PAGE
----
It’s a decidedly risk on day in the markets. While initially feared to be a rally killer, the Euro Summit has bolstered investor confidence in the Eurozone’s ability to pull through this rough patch with minimal damage (though analysts don’t quite agree), and as a result, we’re seeing financials, metals, and most currencies bouncing in joy. Over the past couple of months, most of this kind of risk on behavior winds up being embraced in every market, but today, grains and softs are marching to the beat of their own drum.
Now, we are certainly not fundamental traders, but, in many ways, this behavior makes more sense than the risk on trading occurring elsewhere. The USDA report today indicated lower demand for most grains for livestock feed and higher supplies for cotton and orange crops. Cocoa, in the meantime, is extending its longest slump in 50 years on a continued supply glut. These things should, theoretically, cause prices to drop.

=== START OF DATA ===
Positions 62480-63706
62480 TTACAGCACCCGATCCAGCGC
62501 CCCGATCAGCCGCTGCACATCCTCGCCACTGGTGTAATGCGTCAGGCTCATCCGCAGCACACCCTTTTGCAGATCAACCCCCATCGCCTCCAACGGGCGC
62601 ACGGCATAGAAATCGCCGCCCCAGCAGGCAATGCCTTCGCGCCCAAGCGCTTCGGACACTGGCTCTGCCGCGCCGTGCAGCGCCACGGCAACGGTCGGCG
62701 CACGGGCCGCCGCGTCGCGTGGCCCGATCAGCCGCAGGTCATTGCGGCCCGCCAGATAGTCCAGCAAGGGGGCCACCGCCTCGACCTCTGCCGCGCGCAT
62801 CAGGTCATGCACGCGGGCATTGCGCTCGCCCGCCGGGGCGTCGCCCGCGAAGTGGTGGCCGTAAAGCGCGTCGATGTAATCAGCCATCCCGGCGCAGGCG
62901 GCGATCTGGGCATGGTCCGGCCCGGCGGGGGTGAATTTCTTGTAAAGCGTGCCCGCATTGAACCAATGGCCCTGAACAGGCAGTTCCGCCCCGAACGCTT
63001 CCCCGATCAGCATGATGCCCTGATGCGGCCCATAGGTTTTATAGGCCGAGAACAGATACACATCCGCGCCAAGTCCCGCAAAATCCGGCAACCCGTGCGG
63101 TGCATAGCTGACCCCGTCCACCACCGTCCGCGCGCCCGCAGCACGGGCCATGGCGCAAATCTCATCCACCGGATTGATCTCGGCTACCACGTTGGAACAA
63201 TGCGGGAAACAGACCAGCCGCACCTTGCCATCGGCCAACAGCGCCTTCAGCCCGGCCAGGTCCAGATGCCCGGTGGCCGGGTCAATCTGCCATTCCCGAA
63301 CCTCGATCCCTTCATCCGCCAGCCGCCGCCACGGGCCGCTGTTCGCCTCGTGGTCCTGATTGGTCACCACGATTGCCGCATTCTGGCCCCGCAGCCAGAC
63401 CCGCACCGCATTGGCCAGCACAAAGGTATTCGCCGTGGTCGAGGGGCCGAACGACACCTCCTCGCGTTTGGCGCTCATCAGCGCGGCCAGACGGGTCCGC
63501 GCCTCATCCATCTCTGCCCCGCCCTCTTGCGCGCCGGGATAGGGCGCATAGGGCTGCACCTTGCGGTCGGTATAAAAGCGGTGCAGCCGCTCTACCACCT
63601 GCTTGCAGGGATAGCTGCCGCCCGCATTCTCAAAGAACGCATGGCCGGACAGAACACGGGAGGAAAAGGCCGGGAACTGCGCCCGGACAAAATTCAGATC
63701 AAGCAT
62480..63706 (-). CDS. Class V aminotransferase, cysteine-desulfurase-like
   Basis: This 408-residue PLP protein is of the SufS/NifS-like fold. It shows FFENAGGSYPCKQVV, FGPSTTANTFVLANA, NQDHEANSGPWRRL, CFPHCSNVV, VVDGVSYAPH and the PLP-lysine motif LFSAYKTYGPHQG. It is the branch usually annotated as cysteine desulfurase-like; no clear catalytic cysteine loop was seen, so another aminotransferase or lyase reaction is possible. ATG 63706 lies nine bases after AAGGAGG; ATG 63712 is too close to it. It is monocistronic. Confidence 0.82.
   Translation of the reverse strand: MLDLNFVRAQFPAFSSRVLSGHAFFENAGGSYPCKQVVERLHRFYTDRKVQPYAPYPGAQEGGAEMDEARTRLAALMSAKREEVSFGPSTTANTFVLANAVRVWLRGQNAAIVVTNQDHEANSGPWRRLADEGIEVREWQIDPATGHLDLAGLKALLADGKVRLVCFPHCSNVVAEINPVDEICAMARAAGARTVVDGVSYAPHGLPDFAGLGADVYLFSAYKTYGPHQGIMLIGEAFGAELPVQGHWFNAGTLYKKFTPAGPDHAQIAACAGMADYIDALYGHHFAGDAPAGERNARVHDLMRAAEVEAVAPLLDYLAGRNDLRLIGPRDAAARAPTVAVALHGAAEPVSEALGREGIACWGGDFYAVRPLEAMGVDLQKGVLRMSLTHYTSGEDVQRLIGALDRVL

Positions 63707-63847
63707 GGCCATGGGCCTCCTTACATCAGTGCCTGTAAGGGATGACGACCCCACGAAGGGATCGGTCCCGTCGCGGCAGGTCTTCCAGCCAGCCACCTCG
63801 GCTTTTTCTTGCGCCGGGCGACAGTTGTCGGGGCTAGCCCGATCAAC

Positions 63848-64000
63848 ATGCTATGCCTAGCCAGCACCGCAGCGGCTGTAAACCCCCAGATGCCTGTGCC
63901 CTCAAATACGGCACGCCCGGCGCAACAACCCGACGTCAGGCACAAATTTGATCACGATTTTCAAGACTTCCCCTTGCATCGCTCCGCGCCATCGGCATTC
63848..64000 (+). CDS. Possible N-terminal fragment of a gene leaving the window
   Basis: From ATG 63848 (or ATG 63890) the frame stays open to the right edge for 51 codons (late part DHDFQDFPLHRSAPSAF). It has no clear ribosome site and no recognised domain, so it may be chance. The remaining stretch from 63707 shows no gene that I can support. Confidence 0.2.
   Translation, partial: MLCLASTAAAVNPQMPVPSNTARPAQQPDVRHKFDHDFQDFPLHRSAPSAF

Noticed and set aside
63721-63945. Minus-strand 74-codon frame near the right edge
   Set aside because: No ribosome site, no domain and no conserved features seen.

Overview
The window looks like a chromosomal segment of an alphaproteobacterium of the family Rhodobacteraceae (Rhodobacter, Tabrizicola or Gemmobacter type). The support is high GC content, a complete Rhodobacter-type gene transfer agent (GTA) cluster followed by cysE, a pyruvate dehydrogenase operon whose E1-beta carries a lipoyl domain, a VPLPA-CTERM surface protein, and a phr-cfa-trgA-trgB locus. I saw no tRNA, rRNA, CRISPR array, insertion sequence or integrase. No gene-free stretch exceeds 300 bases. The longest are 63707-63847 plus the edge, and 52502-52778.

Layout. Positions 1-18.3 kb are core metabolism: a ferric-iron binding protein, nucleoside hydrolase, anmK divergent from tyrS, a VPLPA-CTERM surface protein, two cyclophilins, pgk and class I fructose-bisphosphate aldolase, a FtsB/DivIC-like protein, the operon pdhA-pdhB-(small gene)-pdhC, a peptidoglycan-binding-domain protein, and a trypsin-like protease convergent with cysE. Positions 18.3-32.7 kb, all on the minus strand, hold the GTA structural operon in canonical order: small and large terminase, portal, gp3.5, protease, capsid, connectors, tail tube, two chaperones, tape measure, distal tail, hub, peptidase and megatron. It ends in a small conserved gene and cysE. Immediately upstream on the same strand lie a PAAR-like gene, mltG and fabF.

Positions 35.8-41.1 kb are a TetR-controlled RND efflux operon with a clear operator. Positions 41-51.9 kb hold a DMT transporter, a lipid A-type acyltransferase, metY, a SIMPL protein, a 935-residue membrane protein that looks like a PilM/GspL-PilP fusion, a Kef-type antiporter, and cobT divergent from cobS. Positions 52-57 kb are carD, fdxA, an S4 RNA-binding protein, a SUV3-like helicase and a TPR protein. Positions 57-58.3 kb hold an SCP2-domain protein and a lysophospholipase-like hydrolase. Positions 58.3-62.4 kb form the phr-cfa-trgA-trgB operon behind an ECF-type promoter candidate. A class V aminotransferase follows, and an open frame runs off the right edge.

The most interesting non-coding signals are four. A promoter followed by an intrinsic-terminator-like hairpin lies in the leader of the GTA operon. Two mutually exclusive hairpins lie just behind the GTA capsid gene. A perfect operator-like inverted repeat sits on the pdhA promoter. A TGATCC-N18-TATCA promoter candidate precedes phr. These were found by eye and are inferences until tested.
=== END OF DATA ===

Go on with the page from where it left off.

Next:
Except, as we’ve written about before, these kinds of reports are far from reliable. Not only are they based on estimates and frequently revised, but they also don’t make a whole lot of sense in the big picture. We’ll know for sure come January, when the USDA releases actuals for the markets in question, but in the meantime, someone else seems to think they know something. Rumor has it that one individual or firm purchased 10,000 December 2012 $7.00 Corn calls for $.22-.25 each. In layman’s terms- someone is betting around $11 million on Corn prices soaring by mid-November of 2012.
Do they know something the USDA doesn’t? Guess we’ll find out…
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